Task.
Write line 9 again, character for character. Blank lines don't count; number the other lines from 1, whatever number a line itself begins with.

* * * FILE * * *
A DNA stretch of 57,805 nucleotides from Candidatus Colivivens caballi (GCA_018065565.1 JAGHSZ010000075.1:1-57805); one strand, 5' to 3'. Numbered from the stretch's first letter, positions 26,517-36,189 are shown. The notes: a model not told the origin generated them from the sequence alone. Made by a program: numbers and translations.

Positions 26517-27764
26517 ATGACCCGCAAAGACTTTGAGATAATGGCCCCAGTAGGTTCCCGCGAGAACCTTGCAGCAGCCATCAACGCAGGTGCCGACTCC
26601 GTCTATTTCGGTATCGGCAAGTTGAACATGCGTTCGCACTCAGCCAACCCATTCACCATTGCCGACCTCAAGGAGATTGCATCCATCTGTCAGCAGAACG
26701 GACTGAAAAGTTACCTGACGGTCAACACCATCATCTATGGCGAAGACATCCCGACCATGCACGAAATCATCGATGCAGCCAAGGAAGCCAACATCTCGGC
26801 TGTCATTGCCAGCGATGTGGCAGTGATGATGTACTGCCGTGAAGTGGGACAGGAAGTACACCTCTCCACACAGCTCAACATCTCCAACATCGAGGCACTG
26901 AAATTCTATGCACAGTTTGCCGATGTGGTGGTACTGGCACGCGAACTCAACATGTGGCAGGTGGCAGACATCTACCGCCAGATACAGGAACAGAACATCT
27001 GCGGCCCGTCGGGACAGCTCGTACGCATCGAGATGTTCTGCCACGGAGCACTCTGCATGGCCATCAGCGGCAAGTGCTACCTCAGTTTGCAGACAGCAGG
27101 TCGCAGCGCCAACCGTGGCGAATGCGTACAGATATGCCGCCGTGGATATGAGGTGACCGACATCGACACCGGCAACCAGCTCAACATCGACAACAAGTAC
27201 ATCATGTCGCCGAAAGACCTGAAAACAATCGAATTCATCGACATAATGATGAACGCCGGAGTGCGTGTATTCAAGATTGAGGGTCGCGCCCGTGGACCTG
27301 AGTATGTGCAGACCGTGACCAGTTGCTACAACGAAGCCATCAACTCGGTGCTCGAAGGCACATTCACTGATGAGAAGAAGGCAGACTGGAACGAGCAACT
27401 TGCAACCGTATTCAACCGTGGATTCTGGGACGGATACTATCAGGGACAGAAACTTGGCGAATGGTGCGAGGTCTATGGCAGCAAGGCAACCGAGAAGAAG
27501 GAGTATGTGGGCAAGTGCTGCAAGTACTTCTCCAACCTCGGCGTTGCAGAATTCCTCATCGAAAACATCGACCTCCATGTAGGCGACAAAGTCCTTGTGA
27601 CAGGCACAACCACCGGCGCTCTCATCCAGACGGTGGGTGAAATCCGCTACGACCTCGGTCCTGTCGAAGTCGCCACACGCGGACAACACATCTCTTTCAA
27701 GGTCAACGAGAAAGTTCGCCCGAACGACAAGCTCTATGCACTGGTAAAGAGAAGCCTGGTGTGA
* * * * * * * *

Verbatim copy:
27101 TCGCAGCGCCAACCGTGGCGAATGCGTACAGATATGCCGCCGTGGATATGAGGTGACCGACATCGACACCGGCAACCAGCTCAACATCGACAACAAGTAC